Luke Gittos

Why Britain’s murder laws must change

Why Britain's murder laws must change
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In spite of our Black Lives Matter moment, there is a serious injustice that persistently affects young black men living in our inner cities and which is almost never discussed. It is the risk of over-conviction created by the current law of homicide and its disproportionate impact on black and ethnic minority defendants.

Homicide law in England and Wales is a mess. The offence of murder, which is our most serious homicide offence as opposed to manslaughter, requires that a defendant kills unlawfully with the intent to do at least serious bodily harm to his victim. If the defendant intended to do less than serious bodily harm then he ought to be convicted of manslaughter. But manslaughter is not always left as an alternative count for a jury to consider. This means that large numbers of defendants, all of whom may be accused of different degrees of violent behaviour, can end up accused of murdering a single person. This is compounded by the doctrine of ‘joint enterprise’ which draws large numbers of defendants into a case on the basis that they intended to ‘encourage or assist’ the commission of an offence.

The Law Commission proposed reform of the law of murder in 2006. This included the introduction of degrees of murder, comparable to many states in the USA. First degree murder involves intending to kill and planning to do so. Second degree murder would reflect that a defendant did not plan to kill, but intended to do serious harm. There would be lesser gradations of second degree murder to reflect differing levels of seriousness. First degree murder would carry a mandatory life sentence, second degree murder would carry a discretionary life sentence, with other possibilities available to the sentencing judge. The Coroners and Justice Act of 2009 adopted some of the commission’s recommendations but left the structure of murder intact.

There are many kinds of murder and many kinds of murderer. But young ethnic minority men, living in cities, are disproportionately involved in a particular kind of murder. These tend to involve large numbers of defendants targeting smaller groups and lone individuals. Judges like to call these ‘gang crimes’. Often these are just groups of young men from a particular postcode. But it is important to recognise that these trials are very different to other knife murders, which may involve one person being accused of a single act.

These cases require careful advice and honest instructions. The 2016 Lammy Review found that young black men are less likely to plead guilty – suggesting that there is a trust deficit between black defendants and their lawyers. In a murder trial this distrust can be catastrophic. If you don’t trust your lawyer, running a defence which potentially implicates one of your co-defendants is extremely difficult. This mistrust is not always unwarranted. Legal aid lawyers can be derisory in their efforts to build trust with clients, particularly if the clients are seen as uncooperative.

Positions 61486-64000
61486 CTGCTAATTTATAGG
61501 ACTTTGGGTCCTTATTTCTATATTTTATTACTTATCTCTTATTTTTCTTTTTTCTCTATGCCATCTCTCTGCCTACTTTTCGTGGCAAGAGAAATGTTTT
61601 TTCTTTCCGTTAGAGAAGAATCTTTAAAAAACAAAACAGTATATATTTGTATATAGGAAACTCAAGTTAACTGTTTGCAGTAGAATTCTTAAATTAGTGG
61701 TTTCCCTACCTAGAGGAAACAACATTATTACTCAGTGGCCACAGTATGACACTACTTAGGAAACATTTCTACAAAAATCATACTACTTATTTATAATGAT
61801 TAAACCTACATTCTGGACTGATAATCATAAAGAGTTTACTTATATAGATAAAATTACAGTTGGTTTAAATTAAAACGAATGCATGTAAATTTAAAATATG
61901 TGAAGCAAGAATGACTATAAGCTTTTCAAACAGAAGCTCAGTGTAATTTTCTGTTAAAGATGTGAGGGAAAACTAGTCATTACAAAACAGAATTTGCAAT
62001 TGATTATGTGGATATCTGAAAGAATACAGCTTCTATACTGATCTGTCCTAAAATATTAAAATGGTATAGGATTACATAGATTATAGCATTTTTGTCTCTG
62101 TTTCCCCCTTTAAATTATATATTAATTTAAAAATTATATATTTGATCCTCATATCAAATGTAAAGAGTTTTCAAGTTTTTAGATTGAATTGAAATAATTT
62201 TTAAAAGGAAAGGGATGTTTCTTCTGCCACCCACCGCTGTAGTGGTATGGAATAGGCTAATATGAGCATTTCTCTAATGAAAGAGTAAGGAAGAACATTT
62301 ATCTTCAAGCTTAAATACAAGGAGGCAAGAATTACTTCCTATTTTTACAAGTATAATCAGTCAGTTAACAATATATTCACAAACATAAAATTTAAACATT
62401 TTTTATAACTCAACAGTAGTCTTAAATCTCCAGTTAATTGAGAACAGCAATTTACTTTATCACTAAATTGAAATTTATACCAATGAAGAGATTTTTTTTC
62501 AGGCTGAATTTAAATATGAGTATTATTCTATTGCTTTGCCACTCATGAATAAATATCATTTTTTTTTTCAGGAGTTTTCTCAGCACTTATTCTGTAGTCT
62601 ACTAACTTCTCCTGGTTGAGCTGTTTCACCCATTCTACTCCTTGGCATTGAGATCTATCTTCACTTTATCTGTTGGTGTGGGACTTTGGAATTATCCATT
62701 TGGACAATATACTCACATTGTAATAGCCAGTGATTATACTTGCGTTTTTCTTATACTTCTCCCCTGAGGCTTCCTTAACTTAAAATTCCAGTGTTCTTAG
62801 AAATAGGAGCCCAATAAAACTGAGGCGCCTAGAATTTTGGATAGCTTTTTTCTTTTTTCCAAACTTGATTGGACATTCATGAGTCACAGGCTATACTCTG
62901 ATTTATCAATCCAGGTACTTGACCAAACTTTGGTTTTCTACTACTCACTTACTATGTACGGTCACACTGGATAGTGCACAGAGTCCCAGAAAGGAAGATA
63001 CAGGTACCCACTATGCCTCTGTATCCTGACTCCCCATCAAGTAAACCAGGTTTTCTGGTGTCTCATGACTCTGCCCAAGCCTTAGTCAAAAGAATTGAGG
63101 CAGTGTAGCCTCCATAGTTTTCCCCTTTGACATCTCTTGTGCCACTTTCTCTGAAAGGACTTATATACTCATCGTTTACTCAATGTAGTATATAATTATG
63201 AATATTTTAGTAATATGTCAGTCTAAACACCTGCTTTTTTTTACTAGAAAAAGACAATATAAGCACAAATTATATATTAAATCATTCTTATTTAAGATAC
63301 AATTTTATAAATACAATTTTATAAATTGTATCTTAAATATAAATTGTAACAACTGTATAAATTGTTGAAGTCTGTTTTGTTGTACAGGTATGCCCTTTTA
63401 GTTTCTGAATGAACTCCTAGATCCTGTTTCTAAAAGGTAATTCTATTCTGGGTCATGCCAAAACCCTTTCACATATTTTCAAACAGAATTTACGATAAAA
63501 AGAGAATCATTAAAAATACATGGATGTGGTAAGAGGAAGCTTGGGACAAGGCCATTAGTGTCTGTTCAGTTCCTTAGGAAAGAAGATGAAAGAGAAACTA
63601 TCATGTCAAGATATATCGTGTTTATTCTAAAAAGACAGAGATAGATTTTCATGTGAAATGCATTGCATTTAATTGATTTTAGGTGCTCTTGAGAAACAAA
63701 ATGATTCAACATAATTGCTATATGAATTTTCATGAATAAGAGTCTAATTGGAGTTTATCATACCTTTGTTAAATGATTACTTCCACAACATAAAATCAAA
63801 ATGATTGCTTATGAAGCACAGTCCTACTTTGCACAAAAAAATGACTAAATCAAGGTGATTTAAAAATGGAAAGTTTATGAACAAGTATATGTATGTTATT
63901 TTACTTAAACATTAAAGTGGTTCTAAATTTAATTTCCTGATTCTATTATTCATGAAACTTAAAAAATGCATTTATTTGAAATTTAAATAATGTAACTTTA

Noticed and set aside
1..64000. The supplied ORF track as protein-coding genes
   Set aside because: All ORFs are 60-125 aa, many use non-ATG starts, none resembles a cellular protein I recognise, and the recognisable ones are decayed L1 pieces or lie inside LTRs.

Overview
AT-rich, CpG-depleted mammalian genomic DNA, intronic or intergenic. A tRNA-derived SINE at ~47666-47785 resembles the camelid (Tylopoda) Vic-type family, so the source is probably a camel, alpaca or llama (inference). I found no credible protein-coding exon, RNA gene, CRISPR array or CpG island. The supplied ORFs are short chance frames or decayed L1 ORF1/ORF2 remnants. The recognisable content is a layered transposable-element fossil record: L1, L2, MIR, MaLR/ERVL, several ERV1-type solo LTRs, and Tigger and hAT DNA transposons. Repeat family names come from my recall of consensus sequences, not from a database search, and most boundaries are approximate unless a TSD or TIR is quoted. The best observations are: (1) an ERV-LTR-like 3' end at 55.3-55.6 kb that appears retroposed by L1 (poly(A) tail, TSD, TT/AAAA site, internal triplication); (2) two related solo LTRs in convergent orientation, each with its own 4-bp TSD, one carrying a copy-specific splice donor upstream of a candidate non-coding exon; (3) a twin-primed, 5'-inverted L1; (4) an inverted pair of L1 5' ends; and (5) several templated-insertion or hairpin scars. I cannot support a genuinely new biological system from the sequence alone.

This means that bad decisions can be made about the kind of defence to run. One case I worked on involved a group of men who travelled together in a car to rob a rival drug dealer. A man was sent to meet them by the intended victim. The man ended up shot dead. In the trial, the defendants all claimed that the victim had brought the gun to the car, even though this made little sense on the evidence. They were all following the defence of the man who pulled the trigger who was forced to argue that he acted in self-defence. They all ended up convicted for the same murder despite scant evidence that anyone except the trigger man intended the gun to be used.

This problem can affect the very young. Often, large groups of teenage friends may go looking for someone they intend to attack. One member of the group may go further than others, with the result that the victim dies. The doctrine of joint enterprise means that all defendants will often be held as culpable as the person who yielded the fatal blow. Defendants can be reluctant to be completely honest about who did what. The trial process is capable of considering evidential nuances. But the particular dynamics that emerge in these trials create a real risk of over-conviction.

The Black Lives Matter movement portrays young black men as the perennial victims of the society around them. The men and boys involved in these cases don’t easily fit that narrative. But their cases deserve discussion. The law of homicide creates a risk of injustice which could be resolved by some simple reform. This problem deserves more discussion by the wider movement. So far, it has been largely ignored.

Written byLuke Gittos

Luke Gittos is a solicitor.

Topics in this articleSociety